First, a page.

Drying Ground Beef for increased storage space

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posted on Jan, 3 2013 @ 10:08 AM
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If you want a way to store ground beef for re hydration later, this is a really good method if space is of the essence in your storage area

1. Use lean or extra lean so that the fat is lower. Fry it up in a fry pan until it achieves the level of brown you want as this will be what it will taste like later.
2. Pour off the grease and then rinse hot water over it and drain, then salt to taste.
3. Re fry, turning it until it stops steaming.
4. Pour it onto a cookie sheet and place it into your oven on its lower temp. The less on a sheet, the faster it dries.
5. Turn it every six or so hours until it is bone dry
6. Pour it hot into a jar of your liking and close the top

It takes up way less space this way and can be eaten as such.

To re hydrate it, Place what you want in a pot with whatever spice you wish and lightly boil. Overnight produces the best (good for tacos) and no one can tell its not fresh.




posted on Jan, 3 2013 @ 10:34 AM
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Every tried just canning it? That seems like a lot of work, both before and after, for the same space canning does.
I love canning taco meat!



posted on Jan, 3 2013 @ 10:37 AM
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Originally posted by chiefsmom
Every tried just canning it? That seems like a lot of work, both before and after, for the same space canning does.
I love canning taco meat!

Could you kindly post the process for doing that ? I'm new to canning foods and would like to try.
Thanks



posted on Jan, 3 2013 @ 06:11 PM
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Why rehydrate it? If it was dry wouldn't it be like pre-chewed beef jerky?



posted on Jan, 3 2013 @ 06:14 PM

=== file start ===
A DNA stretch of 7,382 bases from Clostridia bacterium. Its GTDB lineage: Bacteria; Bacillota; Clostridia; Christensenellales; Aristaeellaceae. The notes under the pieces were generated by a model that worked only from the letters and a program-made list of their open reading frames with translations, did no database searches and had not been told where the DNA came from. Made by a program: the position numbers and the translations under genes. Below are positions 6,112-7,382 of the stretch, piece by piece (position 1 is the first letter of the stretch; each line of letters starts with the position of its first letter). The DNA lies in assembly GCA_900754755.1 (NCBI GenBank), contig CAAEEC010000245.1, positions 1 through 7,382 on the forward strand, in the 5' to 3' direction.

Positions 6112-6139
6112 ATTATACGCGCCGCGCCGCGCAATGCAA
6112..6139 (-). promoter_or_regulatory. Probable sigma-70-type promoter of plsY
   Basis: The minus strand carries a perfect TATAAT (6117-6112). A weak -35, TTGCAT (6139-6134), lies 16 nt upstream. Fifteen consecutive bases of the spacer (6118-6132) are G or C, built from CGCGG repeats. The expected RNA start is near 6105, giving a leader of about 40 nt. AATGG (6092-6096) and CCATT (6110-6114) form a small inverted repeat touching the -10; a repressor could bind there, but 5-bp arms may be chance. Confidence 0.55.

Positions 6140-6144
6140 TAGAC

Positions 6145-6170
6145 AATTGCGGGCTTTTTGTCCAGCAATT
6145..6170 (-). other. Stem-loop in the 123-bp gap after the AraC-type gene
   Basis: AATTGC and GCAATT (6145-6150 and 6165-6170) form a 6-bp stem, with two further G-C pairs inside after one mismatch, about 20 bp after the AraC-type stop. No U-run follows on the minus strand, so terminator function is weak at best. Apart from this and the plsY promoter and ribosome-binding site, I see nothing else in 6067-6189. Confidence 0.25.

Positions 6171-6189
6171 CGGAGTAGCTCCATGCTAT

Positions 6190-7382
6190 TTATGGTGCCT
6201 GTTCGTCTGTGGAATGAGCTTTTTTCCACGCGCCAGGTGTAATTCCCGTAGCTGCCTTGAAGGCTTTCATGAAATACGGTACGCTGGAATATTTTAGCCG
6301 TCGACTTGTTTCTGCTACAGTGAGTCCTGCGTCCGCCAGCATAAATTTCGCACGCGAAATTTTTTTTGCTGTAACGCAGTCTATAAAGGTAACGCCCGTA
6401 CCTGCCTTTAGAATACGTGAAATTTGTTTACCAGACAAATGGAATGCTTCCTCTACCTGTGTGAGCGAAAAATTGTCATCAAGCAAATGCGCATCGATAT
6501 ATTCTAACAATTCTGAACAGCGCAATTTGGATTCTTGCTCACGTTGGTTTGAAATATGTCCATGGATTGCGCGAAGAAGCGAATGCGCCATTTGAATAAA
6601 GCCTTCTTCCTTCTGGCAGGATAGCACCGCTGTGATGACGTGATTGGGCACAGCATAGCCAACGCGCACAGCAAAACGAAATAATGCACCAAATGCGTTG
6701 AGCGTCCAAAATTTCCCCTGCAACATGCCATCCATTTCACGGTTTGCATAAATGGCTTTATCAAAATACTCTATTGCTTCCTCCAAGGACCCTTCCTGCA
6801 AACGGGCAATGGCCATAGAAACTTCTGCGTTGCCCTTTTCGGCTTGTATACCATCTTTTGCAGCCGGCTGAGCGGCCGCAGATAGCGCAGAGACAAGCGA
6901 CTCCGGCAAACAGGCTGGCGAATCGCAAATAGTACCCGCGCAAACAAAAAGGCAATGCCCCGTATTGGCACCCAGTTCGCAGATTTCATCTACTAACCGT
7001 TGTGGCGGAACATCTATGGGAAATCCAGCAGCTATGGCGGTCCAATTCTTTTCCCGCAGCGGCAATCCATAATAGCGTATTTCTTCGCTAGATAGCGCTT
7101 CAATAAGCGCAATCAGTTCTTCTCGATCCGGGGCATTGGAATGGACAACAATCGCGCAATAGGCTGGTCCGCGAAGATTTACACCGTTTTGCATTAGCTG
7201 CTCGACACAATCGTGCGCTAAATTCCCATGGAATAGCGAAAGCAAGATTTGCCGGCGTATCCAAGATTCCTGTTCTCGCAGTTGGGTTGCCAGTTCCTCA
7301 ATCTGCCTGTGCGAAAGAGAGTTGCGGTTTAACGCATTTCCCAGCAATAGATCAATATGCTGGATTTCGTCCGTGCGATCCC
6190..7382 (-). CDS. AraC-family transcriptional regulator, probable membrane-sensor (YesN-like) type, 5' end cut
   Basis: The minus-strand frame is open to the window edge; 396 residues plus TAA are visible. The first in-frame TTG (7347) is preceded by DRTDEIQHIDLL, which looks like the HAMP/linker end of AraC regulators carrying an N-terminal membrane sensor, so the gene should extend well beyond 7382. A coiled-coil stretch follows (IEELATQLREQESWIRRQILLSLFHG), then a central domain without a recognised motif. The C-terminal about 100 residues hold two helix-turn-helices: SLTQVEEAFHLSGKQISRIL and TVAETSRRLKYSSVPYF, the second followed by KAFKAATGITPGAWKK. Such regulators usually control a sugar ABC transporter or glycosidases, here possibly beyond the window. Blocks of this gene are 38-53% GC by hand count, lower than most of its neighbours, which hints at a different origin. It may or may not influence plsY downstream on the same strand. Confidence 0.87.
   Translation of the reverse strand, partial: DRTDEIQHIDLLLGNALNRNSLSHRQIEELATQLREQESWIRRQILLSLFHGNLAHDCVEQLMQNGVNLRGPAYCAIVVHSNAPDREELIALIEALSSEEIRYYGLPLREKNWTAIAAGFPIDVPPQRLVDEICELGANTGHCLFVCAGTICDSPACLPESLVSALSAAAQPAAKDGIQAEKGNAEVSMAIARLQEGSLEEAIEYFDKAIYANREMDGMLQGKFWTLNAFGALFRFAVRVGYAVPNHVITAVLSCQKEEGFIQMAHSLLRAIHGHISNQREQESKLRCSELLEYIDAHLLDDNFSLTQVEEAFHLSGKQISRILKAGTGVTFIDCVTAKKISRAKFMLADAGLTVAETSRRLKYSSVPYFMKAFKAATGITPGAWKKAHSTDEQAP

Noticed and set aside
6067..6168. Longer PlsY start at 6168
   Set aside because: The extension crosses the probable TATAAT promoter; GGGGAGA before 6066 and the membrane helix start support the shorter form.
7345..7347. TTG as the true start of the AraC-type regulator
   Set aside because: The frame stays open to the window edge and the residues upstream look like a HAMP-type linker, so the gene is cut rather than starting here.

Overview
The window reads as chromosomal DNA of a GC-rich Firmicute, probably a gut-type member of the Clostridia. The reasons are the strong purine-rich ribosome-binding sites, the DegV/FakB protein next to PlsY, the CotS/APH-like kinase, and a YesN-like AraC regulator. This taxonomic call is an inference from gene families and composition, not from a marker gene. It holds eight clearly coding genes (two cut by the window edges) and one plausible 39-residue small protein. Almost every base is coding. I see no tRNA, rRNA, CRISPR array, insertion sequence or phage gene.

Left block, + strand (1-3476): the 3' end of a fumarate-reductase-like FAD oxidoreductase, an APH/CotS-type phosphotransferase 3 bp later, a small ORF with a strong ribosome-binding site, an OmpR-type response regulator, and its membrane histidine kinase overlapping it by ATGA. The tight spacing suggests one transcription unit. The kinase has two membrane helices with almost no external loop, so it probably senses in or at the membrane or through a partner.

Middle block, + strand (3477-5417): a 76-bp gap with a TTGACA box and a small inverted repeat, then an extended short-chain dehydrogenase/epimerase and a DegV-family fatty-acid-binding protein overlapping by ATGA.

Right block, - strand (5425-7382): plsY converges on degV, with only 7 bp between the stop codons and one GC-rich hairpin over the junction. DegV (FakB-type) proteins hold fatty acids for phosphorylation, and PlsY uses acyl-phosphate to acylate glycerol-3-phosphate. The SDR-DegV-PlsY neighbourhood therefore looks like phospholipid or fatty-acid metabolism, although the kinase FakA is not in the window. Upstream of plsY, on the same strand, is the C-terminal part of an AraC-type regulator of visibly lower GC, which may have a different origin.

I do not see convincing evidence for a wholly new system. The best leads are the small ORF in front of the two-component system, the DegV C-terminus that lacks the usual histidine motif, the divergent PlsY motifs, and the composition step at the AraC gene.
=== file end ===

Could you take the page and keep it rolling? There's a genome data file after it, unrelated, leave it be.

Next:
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Canning Ground Beef from The Homestead Series



They have some other informative videos too....still need to try these things myself, ive been interested.
edit on 3-1-2013 by topherman420 because: (no reason given)
edit on 3-1-2013 by topherman420 because: added channel name



posted on Jan, 3 2013 @ 06:16 PM
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Ground Beef is about the worst way possible of processing meat. If you eat ground beef, don't be suprised if you end up with cancer of the colon.



posted on Jan, 3 2013 @ 06:19 PM
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Originally posted by michael1983l
Ground Beef is about the worst way possible of processing meat. If you eat ground beef, don't be suprised if you end up with cancer of the colon.


Then i take it you don't chew your steak? Do you just swallow it whole or something?



posted on Jan, 3 2013 @ 06:53 PM
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Originally posted by AccessDenied

Originally posted by chiefsmom
Every tried just canning it? That seems like a lot of work, both before and after, for the same space canning does.
I love canning taco meat!

Could you kindly post the process for doing that ? I'm new to canning foods and would like to try.
Thanks


If you can the beef, I recommend frying it up to remove the fat and brown it almost dry. Then when it is canned, it re hydrates, to a good flavor and texture rather than what it can become, which is not good.

The reason why drying it has advantages, is space and weight. If you want something that has more uses in meals than jerky, this is the way to go.



posted on Jan, 3 2013 @ 06:57 PM
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Originally posted by RandyBragg

Originally posted by michael1983l
Ground Beef is about the worst way possible of processing meat. If you eat ground beef, don't be suprised if you end up with cancer of the colon.